The international opportunity is huge for Dunkin’ Brands. The company’s global footprint grew significantly in 2014, as it opened 282 net new stores outside of the U.S. And international SSS growth was 5% last year.
It plans to open an additional 200 to 300 stores in 2015 across overseas markets. However, the biggest international plans will happen after 2015. Dunkin’ has agreed with a franchisee to open and operate over 1,400 stores in China within the next 20 years. And it also announced plans to open over 100 stores in Mexico.
While the international opportunity is sizeable, it’s still the U.S. market that I’m most excited about, especially for the Dunkin’ Donuts brand.
Dunkin’ Donuts is a well-known brand in the Northeast, where there is one store for every 8,200 residents. From where I sit right now, I have a choice of four locations that I can be at in five minutes to get my next iced coffee.
In 10 years, that’s likely to be more common east of the Mississippi. And in 20 years, Dunkin’ locations could be ubitquitous perhaps all the way to the West Coast.
Dunkin’ is also interesting because its business model is somewhat different from most in its industry. While most quick-service restaurants employ a franchise business model, Dunkin’ has taken the concept further – virtually all of its restaurants are owned by franchisees. It only owns 36 of the company’s 18,000 stores around the world.
The company earns regular income from franchisees in the form of royalties, franchise fees and rent. This model helps insulate the company from fluctuations in most raw materials costs (the exception being dairy products) since royalties are based on gross sales, not profit.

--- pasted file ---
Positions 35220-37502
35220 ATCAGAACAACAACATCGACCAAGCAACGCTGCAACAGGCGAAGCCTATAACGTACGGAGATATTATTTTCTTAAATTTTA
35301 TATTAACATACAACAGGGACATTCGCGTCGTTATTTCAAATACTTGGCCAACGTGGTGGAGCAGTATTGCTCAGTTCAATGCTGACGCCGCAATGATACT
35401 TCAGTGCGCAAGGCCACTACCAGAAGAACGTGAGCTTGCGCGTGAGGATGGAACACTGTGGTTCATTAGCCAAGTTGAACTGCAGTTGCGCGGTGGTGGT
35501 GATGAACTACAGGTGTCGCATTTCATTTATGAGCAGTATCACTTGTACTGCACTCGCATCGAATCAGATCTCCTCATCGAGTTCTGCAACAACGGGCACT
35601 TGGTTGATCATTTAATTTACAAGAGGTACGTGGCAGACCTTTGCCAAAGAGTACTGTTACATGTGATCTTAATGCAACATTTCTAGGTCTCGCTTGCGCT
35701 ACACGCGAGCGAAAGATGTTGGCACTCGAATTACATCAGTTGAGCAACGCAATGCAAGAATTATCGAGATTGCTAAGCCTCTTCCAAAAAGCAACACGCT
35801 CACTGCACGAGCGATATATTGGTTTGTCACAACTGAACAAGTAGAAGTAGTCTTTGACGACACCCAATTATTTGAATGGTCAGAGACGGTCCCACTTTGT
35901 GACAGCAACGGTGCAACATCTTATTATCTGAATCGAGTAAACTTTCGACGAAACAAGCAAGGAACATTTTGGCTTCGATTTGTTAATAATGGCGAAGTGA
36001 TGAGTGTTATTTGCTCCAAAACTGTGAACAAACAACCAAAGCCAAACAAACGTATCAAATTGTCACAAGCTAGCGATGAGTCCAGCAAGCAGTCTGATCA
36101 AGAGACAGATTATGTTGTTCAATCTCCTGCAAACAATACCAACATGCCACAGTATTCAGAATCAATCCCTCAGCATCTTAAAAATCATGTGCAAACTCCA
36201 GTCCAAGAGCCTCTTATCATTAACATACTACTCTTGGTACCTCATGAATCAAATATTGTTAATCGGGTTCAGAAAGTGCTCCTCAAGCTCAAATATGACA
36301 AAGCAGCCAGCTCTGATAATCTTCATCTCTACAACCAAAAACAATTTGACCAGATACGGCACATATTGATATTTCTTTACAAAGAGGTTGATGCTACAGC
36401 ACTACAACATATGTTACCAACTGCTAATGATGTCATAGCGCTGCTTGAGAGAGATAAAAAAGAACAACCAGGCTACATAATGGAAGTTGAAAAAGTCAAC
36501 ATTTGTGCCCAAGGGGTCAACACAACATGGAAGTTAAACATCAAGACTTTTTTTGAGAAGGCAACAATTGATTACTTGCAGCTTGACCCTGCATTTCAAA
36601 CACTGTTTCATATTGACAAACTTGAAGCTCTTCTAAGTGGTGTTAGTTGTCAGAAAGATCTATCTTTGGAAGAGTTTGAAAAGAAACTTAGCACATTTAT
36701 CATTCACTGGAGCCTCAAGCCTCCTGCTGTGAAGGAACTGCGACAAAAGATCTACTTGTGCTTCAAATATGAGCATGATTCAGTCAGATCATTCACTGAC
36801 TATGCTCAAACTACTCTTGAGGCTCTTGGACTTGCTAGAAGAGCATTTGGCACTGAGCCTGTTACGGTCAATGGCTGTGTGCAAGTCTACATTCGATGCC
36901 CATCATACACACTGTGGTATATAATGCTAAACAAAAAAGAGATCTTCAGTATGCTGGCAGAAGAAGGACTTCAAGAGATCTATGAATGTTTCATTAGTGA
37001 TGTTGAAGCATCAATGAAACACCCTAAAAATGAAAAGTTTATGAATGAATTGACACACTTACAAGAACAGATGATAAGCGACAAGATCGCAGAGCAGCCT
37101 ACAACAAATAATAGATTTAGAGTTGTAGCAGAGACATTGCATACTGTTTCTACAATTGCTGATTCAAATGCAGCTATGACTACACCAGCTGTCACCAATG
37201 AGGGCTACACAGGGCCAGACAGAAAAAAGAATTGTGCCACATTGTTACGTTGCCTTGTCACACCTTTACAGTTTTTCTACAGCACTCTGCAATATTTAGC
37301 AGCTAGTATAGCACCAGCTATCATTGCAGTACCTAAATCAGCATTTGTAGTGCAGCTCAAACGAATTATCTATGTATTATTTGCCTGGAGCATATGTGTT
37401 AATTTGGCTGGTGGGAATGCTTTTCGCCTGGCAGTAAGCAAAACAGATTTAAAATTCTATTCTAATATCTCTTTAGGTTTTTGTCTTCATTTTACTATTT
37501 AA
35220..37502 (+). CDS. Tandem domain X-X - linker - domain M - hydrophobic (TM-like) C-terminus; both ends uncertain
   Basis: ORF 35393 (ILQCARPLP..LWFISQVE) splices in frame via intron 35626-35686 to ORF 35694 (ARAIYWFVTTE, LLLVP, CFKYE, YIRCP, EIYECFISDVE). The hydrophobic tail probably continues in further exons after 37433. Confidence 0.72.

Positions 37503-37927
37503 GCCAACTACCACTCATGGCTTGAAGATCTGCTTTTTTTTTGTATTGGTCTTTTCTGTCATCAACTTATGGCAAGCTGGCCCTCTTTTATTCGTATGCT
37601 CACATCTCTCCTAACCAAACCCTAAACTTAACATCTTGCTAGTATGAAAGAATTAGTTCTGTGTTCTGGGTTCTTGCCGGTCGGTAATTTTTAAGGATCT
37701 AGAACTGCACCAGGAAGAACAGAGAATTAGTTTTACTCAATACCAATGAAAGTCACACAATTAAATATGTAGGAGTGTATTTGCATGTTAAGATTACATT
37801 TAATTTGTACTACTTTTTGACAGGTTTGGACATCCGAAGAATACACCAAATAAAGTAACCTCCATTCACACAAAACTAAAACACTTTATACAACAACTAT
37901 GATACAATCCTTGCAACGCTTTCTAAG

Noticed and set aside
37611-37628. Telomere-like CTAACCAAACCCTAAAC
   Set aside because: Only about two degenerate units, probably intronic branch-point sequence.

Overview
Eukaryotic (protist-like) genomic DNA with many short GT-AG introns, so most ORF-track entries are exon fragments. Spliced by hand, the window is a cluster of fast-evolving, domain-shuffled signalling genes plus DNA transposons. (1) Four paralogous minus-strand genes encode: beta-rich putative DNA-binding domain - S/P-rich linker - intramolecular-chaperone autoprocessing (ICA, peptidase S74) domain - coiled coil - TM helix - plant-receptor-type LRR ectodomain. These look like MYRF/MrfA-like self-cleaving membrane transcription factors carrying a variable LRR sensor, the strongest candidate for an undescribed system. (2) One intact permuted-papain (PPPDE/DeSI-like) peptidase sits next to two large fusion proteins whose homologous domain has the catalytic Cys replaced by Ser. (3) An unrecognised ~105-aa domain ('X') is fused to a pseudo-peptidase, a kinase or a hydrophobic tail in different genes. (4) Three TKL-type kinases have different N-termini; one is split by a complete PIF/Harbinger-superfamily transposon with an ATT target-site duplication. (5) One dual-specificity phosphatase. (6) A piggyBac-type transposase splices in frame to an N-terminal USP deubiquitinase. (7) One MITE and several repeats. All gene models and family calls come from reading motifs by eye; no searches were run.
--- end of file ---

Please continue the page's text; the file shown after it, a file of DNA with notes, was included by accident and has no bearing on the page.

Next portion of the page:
The company’s almost 100% reliance on franchisees will help advance its expansion plans with much lower capital costs than many competitors. Franchisees fund the majority of new restaurant development, as well as the majority of advertising costs.
This business model means Dunkin’ has industry leading gross margins of over 80%, versus 38% for McDonald’s (NYSE: MCD) and 27% for Yum! Brands (NYSE: YUM). It also means the stock tends to trade at a higher multiple then non-franchised growth peers, which is why the current forward P/E of 24.7 isn’t a red flag for me. It’s not uncommon to see these types of stocks trade up to 28 times forward earnings.
Because of the company’s strong cash flow, Dunkin’ Brands has been able to grow its dividend, even while buying back shares. Management increased the quarterly dividend from $0.19 to $0.23 in 2014. And after reporting 2014 year-end results it bumped it up another 15% to $0.265. At today’s price, the stock yields just under 2%.
This isn’t a company that is going to have a sales explosion overnight – instead it is a very steady and consistent grower that growth investors can buy and hold on to for the long term. The company has a great brand with tremendous loyalty and recognition in the Northeast, though much of my investment thesis lies in management’s ability to expand westward.
Other initiatives to grow same-store sales, like offering coffee in K-cups, expanding the menu (breakfast sandwiches), a new loyalty program and adding nontraditional stores such as in airports, college campuses and train stations, could add incremental growth.
I think it’s a great stock to own for the long haul. With a market cap of just over $5 billion and a 2% dividend there is a lot of room for both capital gains and dividend income before the company reaches a stalling point.
This is a stock that I recommended to subscribers of my growth stock advisory service, Top Stock Insights, this spring. So far the idea has worked out well,.We’re up 17% and the stock continues to trend in the right direction. Though it’s priced a little high to buy right now, I’m thinking that this market downturn could bring the stock back down toward $50 and give new investors a nice entry point to play a durable U.S. consumer growth story.
I think a fair price target is around $60. But as with most great growth stocks, that price target is likely to be revised up and up and up as time marches on, the expansion marches west, and Dunkin’ shows that the growth trend is intact.